Smilin’ Bobby and the Hidden Charms have released a great album featuring this West Side Chicago guitar legend. Bobby Smith turned 77 years young on Sunday, July 17th. His infectious smile gives us an idea where his nickname came from; his stinging guitar make for an exciting performance! These original and cover tracks showcase what this under appreciated and mostly unrecognized guitar wizard is all about. He writes songs and performs with an attitude that tells us his life is ruled by that continual smile. Warren Lathan joins him on bass, Myron Katz on drums and BK Read plays rhythm guitar.
I had heard of Smilin’ Bobby but had never seen him before this year. I have missed out on an artist who puts on a great show, writes cool songs and who is a great guitar player. He approaches the six strings with restraint and takes his music seriously. He picks out a lead as neatly as anyone, sings with great emotion and just puts on a great show. I am sorry to have missed him all these years and wanted to help get the word out so others can enjoy this fine artist. The tracks do not follow the listed order on the cover (which only lists seven songs). The nine tracks here appear to be a re-release of his album “Big Legged Woman” (minus one track and another looks to be renamed) or updated versions of 9 of that album’s songs..
Bobby creates a great West Side groove as the album begins with a super instrumental cut which is “Bobby’s Strut” which may also be entitled “The Scamp.” A sublime guitar picker, Bobby is smooth and refined in his style, layering his lead over the steady riffs of the rhythm guitar and back line beat. This instrumental shows us the man can play! “I Didn’t Know” has a shuffling boogie beat as Bobby expresses his distress over a woman that does not treat him right. A beautiful and sublime guitar solo in the middle and end of the track really lets us know what we’ve missed- he’s the real deal on this Howlin’ Wolf cut.”Cold, Cold Feeling” is a sultry slower blues by Jessie Mae Robinson that hearkens to the smoky days in crowded clubs on Chicago’s West Side. “You’re The One” picks up the beat a bit as he sings his own song about the woman who stole his heart. He picks out another set of slick solos and tells us about how he gives his woman what she wants, when she wants it and where she wants it. “Big Legged Woman” is a cool cut where he tells us of his woman and why she’s the one she wants. A funky beat and a great story here in this one.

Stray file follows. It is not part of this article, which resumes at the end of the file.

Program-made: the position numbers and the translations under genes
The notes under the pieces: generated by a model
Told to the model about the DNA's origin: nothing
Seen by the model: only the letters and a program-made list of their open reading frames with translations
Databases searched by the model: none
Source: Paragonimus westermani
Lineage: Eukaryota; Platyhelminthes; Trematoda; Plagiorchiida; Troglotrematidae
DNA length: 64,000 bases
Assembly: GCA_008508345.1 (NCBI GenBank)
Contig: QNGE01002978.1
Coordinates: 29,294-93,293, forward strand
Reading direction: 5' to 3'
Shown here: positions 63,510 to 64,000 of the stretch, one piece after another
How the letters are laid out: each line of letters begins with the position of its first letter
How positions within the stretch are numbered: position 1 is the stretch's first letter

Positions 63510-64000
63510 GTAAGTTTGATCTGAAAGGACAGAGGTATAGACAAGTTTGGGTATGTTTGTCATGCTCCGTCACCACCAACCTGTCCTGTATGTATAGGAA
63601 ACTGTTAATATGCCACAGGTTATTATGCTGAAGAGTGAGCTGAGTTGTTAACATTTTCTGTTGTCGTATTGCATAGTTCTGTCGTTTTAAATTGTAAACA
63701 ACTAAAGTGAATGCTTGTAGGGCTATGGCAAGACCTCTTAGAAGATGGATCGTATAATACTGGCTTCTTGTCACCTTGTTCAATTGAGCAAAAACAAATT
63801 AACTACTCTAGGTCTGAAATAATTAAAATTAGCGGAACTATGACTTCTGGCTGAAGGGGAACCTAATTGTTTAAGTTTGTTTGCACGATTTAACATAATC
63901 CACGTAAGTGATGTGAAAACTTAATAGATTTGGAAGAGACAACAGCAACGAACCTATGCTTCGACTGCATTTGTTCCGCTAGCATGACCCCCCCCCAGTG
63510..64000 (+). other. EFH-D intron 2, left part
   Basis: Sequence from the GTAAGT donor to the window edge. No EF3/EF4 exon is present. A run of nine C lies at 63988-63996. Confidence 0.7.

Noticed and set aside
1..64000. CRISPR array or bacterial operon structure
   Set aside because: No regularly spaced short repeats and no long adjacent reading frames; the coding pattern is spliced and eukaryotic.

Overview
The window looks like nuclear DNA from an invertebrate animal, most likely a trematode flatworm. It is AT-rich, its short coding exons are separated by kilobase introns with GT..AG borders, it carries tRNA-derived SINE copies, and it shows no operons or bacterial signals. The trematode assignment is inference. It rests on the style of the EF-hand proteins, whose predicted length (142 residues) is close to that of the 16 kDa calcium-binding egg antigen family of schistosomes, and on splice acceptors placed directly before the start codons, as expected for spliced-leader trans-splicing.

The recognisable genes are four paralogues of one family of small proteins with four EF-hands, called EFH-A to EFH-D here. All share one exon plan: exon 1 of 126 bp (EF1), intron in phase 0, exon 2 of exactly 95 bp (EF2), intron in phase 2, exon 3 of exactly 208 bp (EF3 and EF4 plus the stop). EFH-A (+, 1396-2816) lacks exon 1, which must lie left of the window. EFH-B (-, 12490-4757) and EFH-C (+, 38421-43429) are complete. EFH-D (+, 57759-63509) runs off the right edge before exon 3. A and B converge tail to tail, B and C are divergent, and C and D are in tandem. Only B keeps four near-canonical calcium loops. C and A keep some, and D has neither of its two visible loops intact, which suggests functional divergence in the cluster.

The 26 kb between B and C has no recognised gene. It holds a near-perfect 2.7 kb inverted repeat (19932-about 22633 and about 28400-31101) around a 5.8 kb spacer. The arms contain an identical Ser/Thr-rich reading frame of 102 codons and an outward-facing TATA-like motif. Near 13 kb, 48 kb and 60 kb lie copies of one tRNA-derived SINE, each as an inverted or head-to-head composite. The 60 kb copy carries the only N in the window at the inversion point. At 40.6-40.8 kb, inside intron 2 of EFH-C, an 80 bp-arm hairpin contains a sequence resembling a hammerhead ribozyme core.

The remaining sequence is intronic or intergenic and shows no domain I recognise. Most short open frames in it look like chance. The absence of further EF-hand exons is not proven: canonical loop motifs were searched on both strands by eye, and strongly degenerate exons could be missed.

Bobby testifies to us and bemoans about what happens after being out with the boys for an extended period. “Gotta Leave This Woman” is an up tempo original piece that Smith tells us he’s got to get out of this relationship. “Little By Little” is a neat cut; a great shuffle that Bobby sells with vocals and guitar; he tells us how “little by little” and “bit by bit” how he’s getting won over in what appears to be a one way relationship. “You Don’t Love Me” gives us his take on the Willie Cobbs classic; a bouncing beat and shouted lyrics make this a charmer. He finishes up with “Mind Your Own Business” where he tells his woman to leave him alone in no uncertain terms.
Bobby is a great, old school musician who is also a charming man, an entertaining musician and a bubbly and effervescent human being. His attitude is off a much younger man who has life ahead of him; here we have a man happy with whom he is, knows his place in the cosmos and enjoying what he does. Bobby travels the world singing his blues and spreading a personal non-religious Gospel of happiness. God bless him—he is a great person whom I am happy to have made the acquaintance; I hope to keep it going as long as I can!